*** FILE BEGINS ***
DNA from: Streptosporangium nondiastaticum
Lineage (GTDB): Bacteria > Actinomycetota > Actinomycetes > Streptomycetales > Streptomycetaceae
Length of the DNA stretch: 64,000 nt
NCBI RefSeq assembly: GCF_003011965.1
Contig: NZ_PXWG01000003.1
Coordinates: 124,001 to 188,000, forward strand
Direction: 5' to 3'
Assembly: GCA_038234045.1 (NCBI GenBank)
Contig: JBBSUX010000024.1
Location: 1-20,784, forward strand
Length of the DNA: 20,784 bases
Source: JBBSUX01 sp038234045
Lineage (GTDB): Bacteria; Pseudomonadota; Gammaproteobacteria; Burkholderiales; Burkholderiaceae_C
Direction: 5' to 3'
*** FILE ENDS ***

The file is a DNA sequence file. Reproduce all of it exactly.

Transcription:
DNA from: Streptosporangium nondiastaticum
Lineage (GTDB): Bacteria > Actinomycetota > Actinomycetes > Streptomycetales > Streptomycetaceae
Length of the DNA stretch: 64,000 nt
NCBI RefSeq assembly: GCF_003011965.1
Contig: NZ_PXWG01000003.1
Coordinates: 124,001 to 188,000, forward strand
Direction: 5' to 3'
Assembly: GCA_038234045.1 (NCBI GenBank)
Contig: JBBSUX010000024.1
Location: 1-20,784, forward strand
Length of the DNA: 20,784 bases
Source: JBBSUX01 sp038234045
Lineage (GTDB): Bacteria; Pseudomonadota; Gammaproteobacteria; Burkholderiales; Burkholderiaceae_C
Direction: 5' to 3'